Kate Doyle, a senior analyst of U.S. policy in Latin America for the National Security Archive, will discuss “Proving Genocide: Historical Archives and the Prosecution of Human Rights Crimes in Guatemala” when she speaks March 2 at Ohio Wesleyan University.
Doyle’s free presentation – Ohio Wesleyan’s biennial Robert Kragalott Lecture on Genocide, Mass Atrocity, and Human Rights – will begin at 7:30 p.m. March 2 in Room 301 of Merrick Hall, 65 S. Sandusky St., Delaware.
At the National Security Archive, Doyle directs multiple research projects, including the Guatemala Project, which collects declassified U.S. and Guatemalan government documents on the countries’ shared history from 1954, and the Evidence Project, which connects the right to truth and access to information with human rights and justice struggles in Latin America.
Since 1992, Doyle has worked with Latin American human rights groups, truth commissions, prosecutors, and judges to obtain government files that shed light on state violence. She has testified as an expert witness in numerous human rights legal proceedings, including the 2008 trial of former President Alberto Fujimori of Peru for his role in overseeing military death squads; the case before the Spanish National Court on the 1989 assassination of Jesuit priests in El Salvador; and the 2010 trial of two former policemen in Guatemala for the disappearance of labor leader Edgar Fernando García in 1984.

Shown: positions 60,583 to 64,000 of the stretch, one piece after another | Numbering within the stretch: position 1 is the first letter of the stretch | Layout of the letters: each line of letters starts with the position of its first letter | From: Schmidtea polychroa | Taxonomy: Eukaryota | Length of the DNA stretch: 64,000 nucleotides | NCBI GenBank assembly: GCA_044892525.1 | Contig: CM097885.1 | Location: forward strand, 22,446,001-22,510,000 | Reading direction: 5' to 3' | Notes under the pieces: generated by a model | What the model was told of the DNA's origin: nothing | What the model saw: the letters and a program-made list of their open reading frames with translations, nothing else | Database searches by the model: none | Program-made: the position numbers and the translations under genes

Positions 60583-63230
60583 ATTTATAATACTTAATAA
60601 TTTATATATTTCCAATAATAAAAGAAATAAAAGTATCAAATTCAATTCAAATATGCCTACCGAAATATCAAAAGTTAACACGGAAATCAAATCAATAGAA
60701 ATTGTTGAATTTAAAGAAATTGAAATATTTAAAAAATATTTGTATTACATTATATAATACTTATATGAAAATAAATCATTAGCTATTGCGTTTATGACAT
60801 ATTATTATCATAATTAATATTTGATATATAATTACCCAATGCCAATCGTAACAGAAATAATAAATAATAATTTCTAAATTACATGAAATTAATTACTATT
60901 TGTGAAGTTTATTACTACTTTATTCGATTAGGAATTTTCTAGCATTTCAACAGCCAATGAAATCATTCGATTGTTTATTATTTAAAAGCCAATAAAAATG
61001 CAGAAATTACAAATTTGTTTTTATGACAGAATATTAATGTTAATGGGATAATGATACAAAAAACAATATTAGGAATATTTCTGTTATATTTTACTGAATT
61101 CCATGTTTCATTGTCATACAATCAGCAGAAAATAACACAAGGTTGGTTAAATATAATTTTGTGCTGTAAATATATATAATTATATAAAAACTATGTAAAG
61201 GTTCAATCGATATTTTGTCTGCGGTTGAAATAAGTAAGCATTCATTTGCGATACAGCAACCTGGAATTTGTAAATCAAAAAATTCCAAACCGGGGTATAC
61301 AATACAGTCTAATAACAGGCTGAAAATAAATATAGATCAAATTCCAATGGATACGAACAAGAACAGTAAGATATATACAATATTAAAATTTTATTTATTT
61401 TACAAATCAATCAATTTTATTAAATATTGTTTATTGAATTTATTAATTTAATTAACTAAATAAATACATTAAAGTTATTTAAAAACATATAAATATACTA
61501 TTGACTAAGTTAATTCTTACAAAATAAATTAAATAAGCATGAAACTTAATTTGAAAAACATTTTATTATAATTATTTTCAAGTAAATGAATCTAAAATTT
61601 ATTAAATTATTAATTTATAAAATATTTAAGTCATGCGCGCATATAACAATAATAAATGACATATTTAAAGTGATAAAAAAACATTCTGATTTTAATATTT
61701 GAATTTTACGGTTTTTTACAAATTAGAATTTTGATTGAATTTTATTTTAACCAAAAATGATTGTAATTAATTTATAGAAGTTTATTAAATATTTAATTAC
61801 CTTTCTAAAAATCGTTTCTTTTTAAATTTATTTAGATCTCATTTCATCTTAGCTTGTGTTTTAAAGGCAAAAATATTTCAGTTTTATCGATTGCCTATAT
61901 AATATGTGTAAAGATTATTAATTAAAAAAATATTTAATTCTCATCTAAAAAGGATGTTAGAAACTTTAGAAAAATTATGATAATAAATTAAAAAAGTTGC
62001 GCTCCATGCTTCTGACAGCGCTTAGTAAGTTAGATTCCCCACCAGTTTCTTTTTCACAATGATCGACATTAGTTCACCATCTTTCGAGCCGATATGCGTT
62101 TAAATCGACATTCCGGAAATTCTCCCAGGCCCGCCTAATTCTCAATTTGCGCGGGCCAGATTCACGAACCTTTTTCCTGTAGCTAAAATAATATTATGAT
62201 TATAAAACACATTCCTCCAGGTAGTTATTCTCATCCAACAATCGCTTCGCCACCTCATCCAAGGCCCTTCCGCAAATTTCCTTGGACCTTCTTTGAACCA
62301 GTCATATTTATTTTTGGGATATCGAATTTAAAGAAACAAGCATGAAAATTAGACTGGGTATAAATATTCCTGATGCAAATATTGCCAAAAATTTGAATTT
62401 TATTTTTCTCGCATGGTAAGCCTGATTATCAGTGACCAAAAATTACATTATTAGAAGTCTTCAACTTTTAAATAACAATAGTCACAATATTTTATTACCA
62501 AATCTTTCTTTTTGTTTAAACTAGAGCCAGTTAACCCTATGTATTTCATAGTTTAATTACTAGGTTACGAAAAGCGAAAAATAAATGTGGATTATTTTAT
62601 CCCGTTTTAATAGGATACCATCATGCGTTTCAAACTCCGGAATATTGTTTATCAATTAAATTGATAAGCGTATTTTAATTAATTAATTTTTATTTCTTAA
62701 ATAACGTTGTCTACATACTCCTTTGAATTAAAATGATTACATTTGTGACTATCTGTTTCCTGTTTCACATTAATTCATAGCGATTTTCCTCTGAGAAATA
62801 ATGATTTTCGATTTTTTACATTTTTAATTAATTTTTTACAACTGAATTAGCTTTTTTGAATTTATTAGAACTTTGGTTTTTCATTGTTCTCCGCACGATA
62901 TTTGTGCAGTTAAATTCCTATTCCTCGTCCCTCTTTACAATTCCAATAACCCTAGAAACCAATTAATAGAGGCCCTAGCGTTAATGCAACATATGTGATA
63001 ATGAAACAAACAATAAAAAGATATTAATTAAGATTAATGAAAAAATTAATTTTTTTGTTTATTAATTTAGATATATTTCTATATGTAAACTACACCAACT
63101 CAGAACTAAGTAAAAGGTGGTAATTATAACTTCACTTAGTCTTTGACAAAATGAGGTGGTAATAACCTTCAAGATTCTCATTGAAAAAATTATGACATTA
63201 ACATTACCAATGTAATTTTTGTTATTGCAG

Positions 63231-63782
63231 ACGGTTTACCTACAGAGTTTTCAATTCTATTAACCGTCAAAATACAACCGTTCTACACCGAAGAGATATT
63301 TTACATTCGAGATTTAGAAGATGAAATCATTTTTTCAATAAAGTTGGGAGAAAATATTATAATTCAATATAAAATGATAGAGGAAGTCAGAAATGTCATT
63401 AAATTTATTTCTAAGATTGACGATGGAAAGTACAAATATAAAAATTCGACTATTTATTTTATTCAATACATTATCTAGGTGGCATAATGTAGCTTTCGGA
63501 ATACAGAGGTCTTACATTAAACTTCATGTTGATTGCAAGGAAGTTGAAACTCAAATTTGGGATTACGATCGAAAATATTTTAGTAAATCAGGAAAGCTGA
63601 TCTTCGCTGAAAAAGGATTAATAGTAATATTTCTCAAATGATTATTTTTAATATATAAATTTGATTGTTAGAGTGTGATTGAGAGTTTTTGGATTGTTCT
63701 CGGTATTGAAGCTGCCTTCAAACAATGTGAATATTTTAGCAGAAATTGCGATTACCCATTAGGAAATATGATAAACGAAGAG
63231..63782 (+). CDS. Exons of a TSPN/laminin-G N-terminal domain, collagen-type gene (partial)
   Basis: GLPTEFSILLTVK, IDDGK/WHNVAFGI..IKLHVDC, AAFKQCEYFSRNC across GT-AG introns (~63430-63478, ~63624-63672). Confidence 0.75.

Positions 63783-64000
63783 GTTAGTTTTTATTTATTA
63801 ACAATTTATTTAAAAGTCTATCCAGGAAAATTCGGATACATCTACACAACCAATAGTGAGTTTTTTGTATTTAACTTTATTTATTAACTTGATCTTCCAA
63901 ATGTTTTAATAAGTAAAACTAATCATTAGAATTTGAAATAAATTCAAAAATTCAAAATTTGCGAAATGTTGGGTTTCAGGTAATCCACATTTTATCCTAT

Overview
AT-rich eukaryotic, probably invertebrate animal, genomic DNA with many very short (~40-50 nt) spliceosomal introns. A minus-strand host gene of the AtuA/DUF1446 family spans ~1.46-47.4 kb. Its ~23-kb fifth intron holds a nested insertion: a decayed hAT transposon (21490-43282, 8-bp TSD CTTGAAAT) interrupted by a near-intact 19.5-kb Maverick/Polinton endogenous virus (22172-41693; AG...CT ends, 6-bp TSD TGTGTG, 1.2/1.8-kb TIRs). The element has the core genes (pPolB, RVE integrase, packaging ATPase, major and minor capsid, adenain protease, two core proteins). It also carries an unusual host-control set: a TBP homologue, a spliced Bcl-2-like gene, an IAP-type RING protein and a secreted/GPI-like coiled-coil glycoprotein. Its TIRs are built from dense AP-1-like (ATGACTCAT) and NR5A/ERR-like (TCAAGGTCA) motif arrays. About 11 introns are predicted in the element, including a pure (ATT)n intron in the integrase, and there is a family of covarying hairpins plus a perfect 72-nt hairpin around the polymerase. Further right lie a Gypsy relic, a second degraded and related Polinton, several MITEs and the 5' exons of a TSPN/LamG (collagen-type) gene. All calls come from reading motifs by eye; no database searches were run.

Doyle has edited and published two of the National Security Archive’s major document collections: “Death Squads, Guerrilla War, Covert Operations, and Genocide: Guatemala and the United States, 1954-1999” and “El Salvador: War, Peace and Human Rights 1980-1994.” Together, the collections contain more than 5,000 declassified records for use by scholars, journalists, and researchers.
Doyle’s work was featured in the award-winning documentary “Granito: How to Nail a Dictator,” by Pamela Yates and Paco de Onís, which narrates her role in the collective effort to indict former Guatemalan dictator Efraín Ríos Montt for genocide and crimes against humanity. In 2012, Doyle was awarded the ALBA/Puffin Foundation prize for Human Rights Activism, which she shared with Fredy Peccerelli of the Forensic Anthropology Foundation of Guatemala. Doyle holds a master’s degree in international affairs from Columbia University.
Ohio Wesleyan’s Kragalott Lecture honors the career, contributions, and memory of Robert Kragalott, Ph.D., a professor in the OWU Department of History from 1964 to 1991. In years when lectures are not held, the endowment supports a student research project supervised by a faculty member in the history department. Learn more at www.owu.edu/history.
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